To best inform Taskforce action on these objectives, the NIKTT also created a national network of Aboriginal and Torres Strait Islander consumers and established Indigenous Reference Groups at transplant units around the country.
The development of a national Taskforce was critical to provide a focal point. Although many clinicians, researchers, patients and advocates have worked over the years to improve kidney health outcomes for Aboriginal and Torres Strait Islander people, there has not been a cohesive or coordinated approach to these challenges, nor has there been an opportunity to share and collaborate around service development.
Led by an appointed Chair and Deputy Chair, the Taskforce was comprised of 24 other expert members including nephrologists, nurses, policy makers, researchers and, crucially, Aboriginal and Torres Strait Islander people with a lived experience of kidney transplantation and dialysis, as well as Aboriginal and/or Torres Strait Islander health workers. Although originally scheduled to be completed within two years, the onset of the coronavirus disease 2019 (COVID‐19) pandemic predictably altered the timeline of project implementation and the NIKTT was granted an extension until June 2023.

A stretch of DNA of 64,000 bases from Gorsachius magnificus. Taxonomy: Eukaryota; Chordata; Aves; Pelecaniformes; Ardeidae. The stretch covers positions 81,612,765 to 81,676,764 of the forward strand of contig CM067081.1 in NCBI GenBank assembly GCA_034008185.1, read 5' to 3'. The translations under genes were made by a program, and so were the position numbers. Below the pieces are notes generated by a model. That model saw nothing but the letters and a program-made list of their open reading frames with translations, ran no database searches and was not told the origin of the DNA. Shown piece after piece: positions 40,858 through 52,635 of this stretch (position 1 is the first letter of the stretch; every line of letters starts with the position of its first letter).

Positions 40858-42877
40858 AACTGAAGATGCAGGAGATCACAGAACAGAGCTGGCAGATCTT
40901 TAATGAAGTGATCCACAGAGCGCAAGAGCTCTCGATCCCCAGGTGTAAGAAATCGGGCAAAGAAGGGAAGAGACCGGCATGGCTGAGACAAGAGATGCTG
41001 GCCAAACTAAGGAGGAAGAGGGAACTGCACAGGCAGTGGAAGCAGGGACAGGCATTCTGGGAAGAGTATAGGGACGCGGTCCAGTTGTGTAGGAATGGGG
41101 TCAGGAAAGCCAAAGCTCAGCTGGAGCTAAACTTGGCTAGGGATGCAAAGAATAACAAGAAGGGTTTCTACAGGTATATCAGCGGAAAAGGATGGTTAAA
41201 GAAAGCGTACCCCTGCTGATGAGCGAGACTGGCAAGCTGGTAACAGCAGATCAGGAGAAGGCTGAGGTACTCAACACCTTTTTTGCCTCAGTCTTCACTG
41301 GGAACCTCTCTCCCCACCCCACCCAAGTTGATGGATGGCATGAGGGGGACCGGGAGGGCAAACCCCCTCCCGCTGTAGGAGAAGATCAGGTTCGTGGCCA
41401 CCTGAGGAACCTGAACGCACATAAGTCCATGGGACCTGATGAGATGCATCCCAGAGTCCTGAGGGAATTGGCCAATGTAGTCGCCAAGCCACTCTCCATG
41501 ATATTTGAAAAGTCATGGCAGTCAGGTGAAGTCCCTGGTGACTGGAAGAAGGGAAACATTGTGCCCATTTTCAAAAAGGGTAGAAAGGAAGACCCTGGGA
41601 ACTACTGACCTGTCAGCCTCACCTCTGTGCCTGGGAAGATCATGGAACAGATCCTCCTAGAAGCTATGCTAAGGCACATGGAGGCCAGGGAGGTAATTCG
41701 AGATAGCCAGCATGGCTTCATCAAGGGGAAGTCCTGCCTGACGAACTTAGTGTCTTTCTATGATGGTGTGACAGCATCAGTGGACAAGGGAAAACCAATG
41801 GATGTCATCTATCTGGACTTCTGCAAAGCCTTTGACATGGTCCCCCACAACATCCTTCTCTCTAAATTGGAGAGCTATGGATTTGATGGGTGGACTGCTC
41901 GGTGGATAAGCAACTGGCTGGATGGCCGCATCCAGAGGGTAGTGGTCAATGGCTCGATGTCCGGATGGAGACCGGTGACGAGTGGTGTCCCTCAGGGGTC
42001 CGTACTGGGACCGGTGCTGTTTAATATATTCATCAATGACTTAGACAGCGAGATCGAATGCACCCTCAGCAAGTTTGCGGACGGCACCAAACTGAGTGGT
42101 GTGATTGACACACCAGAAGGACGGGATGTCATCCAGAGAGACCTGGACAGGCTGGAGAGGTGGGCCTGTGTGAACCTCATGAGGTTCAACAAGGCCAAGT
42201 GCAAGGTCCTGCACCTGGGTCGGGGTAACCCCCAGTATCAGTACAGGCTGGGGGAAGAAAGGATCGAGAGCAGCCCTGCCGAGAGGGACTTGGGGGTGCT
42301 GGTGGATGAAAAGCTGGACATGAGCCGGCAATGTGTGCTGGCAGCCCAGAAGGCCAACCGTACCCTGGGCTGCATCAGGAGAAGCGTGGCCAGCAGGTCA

A strategic focus of the Taskforce was embedding Aboriginal and Torres Strait Islander people's self‐determination and authority into designing models of care that aimed to improve access to kidney transplantation. The NIKTT set out to intentionally consolidate collaboration, partnership and leadership of Aboriginal and Torres Strait Islander people, as before the onset of the NIKTT, there was extremely limited systematic input of Aboriginal and Torres Strait Islander consumers into the processes of care in renal units and none in kidney transplant units.
This supplement outlines the recommendations of the Taskforce through describing the outcomes and findings of each objective. We highlight the need for Aboriginal and Torres Strait Islander patient engagement and leadership, the importance of co‐designing models of care unique to local circumstances, and the challenges we still face as a community and health care system seeking to overcome cultural bias and institutional racism. We end this supplement with an overview of the Taskforce's recommendations for next steps and suggest direct actions that systems and services can take to build on the momentum established.